The end is near – and still there is hope (Toronto 7)

It is the fifth day of the conference and although it is a day with the same schedule as all the other days (apart from the outing to the Niagara Falls) we are feeling the vibrations of departure.

We have got our respective times for transport pick up to the airport tomorrow and a bit more coffee and tea is needed to keep us alert in the afternoon.

And even though we have all the comforts here that we possibly can ask for – air condition, plenty of food, fruits, coffee, tea and cakes, a comfortable room and amazing fellowship – we are reminded in various ways that this is a privilege enjoyed by a minority in the world.

When a person from Africa has been the officer of the day, which includes saying a prayer before meals, they have always included praying for those who have no food. And I seem to hear that they have plenty of faces that comes to their mind.

In the morning Bible study the theme One Army – In Hope also brought up examples of how different peoples’ circumstances are. There are all the people without hope in the affluent world because they see no meaning in life. There are the students in India who commit suicide because they fail their exams and dare not come home because no exam means no income to pay back the loan the family took to pay for university fees.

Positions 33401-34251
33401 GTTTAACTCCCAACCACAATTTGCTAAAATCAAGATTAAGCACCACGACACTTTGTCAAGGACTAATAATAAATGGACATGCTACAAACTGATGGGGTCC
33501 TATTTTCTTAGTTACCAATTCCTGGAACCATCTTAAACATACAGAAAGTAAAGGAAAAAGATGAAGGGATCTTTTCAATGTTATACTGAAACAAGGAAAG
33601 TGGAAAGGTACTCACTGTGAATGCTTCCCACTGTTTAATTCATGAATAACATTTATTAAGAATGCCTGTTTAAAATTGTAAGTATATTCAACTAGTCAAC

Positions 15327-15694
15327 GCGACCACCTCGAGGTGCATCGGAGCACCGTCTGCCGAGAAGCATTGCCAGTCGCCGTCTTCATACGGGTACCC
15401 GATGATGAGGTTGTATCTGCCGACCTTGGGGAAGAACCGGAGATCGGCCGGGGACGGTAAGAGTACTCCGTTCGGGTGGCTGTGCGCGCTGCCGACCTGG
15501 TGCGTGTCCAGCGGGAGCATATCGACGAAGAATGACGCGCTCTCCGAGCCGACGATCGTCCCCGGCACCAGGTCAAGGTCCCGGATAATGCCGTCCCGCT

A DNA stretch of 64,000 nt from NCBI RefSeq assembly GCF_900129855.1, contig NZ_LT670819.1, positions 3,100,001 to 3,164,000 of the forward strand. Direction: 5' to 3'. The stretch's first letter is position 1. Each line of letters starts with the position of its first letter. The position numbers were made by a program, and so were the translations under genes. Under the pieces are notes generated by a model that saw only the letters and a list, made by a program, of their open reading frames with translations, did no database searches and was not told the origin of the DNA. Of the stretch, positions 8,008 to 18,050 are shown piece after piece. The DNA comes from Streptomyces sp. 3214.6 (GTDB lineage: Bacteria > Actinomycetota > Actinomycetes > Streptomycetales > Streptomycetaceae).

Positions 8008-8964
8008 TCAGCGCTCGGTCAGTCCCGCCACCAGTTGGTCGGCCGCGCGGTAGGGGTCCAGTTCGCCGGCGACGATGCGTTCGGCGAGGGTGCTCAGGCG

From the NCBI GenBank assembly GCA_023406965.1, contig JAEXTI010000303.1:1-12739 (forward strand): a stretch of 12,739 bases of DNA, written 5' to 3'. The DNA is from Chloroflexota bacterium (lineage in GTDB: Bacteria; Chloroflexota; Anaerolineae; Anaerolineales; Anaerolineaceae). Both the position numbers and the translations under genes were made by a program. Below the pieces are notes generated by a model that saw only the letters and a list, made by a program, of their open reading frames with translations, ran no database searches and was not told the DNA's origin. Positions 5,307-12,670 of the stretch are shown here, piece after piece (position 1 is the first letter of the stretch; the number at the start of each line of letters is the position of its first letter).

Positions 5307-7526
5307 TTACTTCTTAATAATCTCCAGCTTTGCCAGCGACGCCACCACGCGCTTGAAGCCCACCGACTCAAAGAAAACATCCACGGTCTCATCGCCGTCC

And here we are, experiencing the foundation of all hope – that God’s promises are true and that hope is guaranteed in the atonement and resurrection of Christ.

This serious, but also hopeful, theme continued with the first paper about the marginalized. It is people that society generally do not bother with, who can not just pull themselves together or who just suffer silently. But we were reminded about God’s passion for justice and redemption for all. I felt renewed in my conviction that it is God’s idea to have a Salvation Army to reach these individuals with his love.

The afternoon session about Integrated Mission connected to this. I was interested to hear that they have practised this for some time in Argentina. And there was no need for employing extra people or having more halls. For example, the officer and some soldiers went from door to door in a poor village. They asked what the people saw as the biggest problem in the community. The most common answer was that none collected their garbage. They gathered the people in someone’s home and the officer just facilitated the discussion and the local people came up with a solution to their problem. Of coursed they shared encouragement and prayers and came regularly to follow up on things. A few years later there is an outpost in the village.

I am quite sure we can adapt that way of thinking and building relationships, also called Faith Based Facilitation, to the situation in Sweden.

Ending the day with a walk in the little nearby park, I enjoyed the local wildlife – rabbits, squirrels (black ones!), birds, a butterfly and something rattling in the grass that I did not see what it was.

Soon it is Saturday, which will my big day here.

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